Judge Mwita explained this aspect of his decision by saying that compensation was to “act as a deterrent against similar violations in the future” and should send a clear message that if rights are violated, the victim would be awarded damages by the court.

The judge said that the constitution enacted by the people of Kenya envisaged “observance of the constitution and the law by all.”

“Where overzealous public servants commit wanton violation of the constitution and the law, any awards arising from such violations” should not be paid by the public. “They should be borne by the responsible public officers themselves so that the public is shielded from such unnecessary costs.”

All the damages and costs relating to the case were thus to be carried by the respondent individuals “jointly and severally” so that officials would in future be “dissuaded” from “continued assault on our constitution, democracy, human rights and the rule of law”.

The question of individual government officials bearing the costs of legal action and of damages awarded for unlawful action is still controversial in many countries, and the award in this case could well be challenged.

Though the judge’s finding on the question of Miguna’s citizenship and related passport issues are unlikely to be disturbed on appeal, there was another aspect of the order that could well be targeted by government.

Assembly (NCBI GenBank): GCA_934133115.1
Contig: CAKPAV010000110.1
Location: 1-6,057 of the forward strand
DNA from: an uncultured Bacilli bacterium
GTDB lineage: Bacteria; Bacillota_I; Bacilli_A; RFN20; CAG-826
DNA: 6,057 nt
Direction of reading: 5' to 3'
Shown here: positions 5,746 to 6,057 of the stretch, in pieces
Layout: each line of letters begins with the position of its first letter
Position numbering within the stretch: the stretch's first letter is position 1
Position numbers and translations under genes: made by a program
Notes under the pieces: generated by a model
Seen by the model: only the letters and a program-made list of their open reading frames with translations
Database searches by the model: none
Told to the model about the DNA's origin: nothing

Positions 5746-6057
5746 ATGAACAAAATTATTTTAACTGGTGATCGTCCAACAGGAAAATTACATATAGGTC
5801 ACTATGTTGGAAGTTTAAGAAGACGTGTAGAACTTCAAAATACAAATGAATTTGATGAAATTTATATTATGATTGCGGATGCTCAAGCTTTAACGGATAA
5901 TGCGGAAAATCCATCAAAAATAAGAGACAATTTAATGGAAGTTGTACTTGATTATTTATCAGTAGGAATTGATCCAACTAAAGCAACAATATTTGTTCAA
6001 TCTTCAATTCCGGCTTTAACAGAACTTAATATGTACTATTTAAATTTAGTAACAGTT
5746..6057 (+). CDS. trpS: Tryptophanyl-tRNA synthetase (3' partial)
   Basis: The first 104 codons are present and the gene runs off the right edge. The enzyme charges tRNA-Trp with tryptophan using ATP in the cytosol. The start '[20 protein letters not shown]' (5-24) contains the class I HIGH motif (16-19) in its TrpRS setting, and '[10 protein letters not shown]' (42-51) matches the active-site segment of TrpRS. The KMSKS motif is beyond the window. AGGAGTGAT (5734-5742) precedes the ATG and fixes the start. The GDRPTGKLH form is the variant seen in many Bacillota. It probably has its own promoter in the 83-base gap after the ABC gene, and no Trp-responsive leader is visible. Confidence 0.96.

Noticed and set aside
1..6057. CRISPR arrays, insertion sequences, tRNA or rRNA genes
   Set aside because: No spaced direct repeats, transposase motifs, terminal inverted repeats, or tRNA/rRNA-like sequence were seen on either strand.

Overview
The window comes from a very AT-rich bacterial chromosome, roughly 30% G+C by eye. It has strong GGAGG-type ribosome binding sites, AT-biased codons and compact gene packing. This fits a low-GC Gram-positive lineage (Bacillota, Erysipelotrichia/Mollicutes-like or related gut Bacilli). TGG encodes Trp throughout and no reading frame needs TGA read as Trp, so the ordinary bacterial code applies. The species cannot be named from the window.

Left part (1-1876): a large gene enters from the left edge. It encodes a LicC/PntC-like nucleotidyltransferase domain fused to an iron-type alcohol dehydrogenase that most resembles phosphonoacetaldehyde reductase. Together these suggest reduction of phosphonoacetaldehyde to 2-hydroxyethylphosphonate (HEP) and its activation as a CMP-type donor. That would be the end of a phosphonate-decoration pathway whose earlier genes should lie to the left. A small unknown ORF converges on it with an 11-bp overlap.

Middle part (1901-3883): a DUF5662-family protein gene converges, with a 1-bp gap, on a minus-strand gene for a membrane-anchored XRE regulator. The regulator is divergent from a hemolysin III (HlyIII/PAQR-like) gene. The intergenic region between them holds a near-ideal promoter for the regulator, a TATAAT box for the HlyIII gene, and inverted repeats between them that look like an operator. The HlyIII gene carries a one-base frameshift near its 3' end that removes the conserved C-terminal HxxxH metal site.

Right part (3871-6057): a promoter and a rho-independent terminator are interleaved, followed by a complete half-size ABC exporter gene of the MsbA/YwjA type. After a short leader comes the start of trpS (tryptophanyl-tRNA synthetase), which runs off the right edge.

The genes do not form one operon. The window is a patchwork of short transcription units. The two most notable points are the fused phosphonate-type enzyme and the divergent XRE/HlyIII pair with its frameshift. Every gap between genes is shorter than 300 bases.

On the list of relief sought by Miguna was that the court should set aside the government gazette declaring the National Resistance Movement (NRM), of which Miguna had been a part at the time of his arrest, a “criminal organization”. Though this issue was not dealt with by Judge Mwita in his reasoning, other than to note that Miguna had been said by the respondents to be part of the NRM, the judge granted this order and “quashed” the declaration of the NRM as criminal.

Without any explanation for his decision on the question, this particular aspect of the case could well be challenged and reconsidered on appeal. Even if Kenya’s political reality has shifted since Miguna’s initial arrest and deportation and the declaration outlawing the NRM, the government may want to know more about the circumstances under which a court will hold that banning an organization is unconstitutional.

Miguna himself, still in Canada waiting for his Kenyan passport to be returned to him as the courts have ordered, welcomed the decision of Judge Mwita and said the human rights community should now be demanding that the judge’s orders be immediately carried out.

The six officials ordered to pay Miguna’s costs and damages are Dr Fred Matiang’i, Cabinet Secretary, Ministry of Interior and Coordination of National Government; retired Major Gordon Kihalangwa, Director of Immigation; Joseph Boinnet, Inspector General of Police; George Kinoti, Director of Criminal Investigations; Said Kiprotich, Officer-in-charge, Flying Squad of Kenya’s police service and the (unnamed) officer commanding the police division at Jomo Kenyatta International Airport.

  • Newsletter, Judicial Institute for Africa, 10 January 2019